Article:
3. External power supplied by a 12v lead-acid battery. Testing showed that this configuration requires a toroidal common mode choke to be installed at the equipment end of the power cable, as well as a 0.01 uF capacitor installed at the external power screw terminals. Other common lead-acid battery or battery array voltages, such as 6v, 8v or 24v, were not tested.
As a result of this testing, all field phone units will ship with the requisite toroidal choke and the capacitor to allow external charging via a 12v battery. Field phone bundles which include the SoftBaugh 6v AC adapter will ship with the ferrite. A separate post will show photos of the compliant configuration and instructions for installing the external components, as will the user's manual PDF.
Note that there is a difference between a technical capability and regulatory compliance. As designed, the field phone host module can accept DC input power, at either the barrel jack or the terminal block, from 6v to 30v. But, we can only market the system and sell bundles which have been verified as being in compliance, even if these other configurations would pass compliance testing.
For example, consider a typical 10W, 12v solar panel, which generates a peak voltage of about 18v and usable power starting around 6v or so in low illumination. While this panel might actually generate usable power capable of recharging the field phone host module battery, we cannot market this panel for this purpose, nor can we bundle it with the field phone host module, unless we have that configuration tested. Given that such testing is very expensive (we've spent thousands of dollars on FCC testing alone for this system to this point before selling a single unit), we probably won't have external solar power testing done unless the field phone system sells well.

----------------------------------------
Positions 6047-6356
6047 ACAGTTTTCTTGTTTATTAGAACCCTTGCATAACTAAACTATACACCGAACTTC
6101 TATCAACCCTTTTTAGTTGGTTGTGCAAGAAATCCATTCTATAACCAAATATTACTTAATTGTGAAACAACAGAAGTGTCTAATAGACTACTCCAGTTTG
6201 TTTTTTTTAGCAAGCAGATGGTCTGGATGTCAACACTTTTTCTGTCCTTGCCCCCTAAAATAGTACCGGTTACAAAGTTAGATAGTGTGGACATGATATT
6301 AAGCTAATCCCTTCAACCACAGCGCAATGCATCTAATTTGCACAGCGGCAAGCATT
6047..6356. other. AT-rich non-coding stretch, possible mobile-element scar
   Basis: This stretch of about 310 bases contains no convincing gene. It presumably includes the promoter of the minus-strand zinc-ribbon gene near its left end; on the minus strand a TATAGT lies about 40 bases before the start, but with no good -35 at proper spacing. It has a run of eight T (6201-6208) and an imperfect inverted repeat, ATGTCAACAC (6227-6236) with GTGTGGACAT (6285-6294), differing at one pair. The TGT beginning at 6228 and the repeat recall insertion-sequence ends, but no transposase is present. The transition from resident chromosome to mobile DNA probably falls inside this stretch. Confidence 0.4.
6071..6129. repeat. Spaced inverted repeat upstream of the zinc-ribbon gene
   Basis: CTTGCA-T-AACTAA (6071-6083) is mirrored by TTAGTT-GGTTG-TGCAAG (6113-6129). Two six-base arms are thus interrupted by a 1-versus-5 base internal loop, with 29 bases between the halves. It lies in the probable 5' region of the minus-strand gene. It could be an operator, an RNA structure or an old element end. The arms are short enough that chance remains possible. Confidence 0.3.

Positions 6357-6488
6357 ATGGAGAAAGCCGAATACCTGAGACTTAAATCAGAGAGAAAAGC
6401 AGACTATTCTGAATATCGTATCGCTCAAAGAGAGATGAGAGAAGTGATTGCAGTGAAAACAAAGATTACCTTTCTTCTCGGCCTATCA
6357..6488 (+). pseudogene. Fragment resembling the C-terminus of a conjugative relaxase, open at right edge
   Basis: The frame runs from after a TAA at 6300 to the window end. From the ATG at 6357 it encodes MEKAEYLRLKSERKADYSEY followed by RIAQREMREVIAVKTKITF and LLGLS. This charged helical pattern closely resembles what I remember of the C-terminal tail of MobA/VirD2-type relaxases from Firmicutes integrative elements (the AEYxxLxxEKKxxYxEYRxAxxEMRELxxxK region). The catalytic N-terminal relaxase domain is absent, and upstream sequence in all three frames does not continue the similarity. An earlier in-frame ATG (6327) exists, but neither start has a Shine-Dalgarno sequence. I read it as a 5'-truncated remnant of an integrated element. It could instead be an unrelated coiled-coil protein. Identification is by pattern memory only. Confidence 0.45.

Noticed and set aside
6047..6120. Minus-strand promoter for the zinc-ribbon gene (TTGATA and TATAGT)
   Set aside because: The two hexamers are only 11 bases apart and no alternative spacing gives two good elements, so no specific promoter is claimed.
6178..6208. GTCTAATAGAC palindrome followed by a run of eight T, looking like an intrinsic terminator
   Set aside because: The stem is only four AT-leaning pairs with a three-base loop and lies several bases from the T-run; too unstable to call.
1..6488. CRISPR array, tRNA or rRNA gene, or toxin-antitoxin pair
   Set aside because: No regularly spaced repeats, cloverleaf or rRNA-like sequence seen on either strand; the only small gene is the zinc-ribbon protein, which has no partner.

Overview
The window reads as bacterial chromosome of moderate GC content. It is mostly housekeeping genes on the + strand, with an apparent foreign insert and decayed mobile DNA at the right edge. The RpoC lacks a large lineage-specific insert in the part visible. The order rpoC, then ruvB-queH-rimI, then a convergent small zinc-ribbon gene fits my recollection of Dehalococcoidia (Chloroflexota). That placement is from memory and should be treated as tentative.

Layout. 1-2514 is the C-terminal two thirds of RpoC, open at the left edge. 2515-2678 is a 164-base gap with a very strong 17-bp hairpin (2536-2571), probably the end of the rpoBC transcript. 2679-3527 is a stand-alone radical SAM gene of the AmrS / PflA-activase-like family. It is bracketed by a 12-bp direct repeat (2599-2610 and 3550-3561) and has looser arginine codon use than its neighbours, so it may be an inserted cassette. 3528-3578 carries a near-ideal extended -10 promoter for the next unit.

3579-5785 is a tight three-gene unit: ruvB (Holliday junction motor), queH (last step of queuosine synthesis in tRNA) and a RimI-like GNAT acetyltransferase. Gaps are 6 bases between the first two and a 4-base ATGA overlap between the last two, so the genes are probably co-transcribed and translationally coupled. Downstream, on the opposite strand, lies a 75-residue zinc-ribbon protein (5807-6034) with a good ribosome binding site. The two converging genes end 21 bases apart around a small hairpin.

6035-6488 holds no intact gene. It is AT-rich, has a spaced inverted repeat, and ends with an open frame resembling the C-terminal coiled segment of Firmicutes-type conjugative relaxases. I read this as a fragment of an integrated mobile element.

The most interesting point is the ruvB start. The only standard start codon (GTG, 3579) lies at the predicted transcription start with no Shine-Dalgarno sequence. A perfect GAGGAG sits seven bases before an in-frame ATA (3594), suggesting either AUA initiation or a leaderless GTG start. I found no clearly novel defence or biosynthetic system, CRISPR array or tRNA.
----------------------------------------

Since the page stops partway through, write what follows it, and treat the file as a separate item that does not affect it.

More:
If the technically-proficient homebuilt user did want to experiment with external power configurations that our lab has not tested for compliance, then we make the following recommendations:
a. Always make sure that the LiFePO4 battery is installed, which greatly stabilizes transients.
b. Make sure that the external DC source does not exceed 30v. It may be necessary to verify 24v truck or heavy equipment battery arrays to be sure this requirement is met while charging from an industrial-capacity alternator, as these voltages can be surprisingly higher. A slightly higher voltage is acceptable, but be sure to monitor the temperature of D1, a 30v zener diode which protects the charger IC. If an additional half-volt or so must be tolerated, the D10 Schottky diode can be replaced with a silicon diode.
c. Use the power supply toroidal choke and external 0.01uF capacitor at the equipment end of the power cable just as you would with the compliant 12v battery configuration.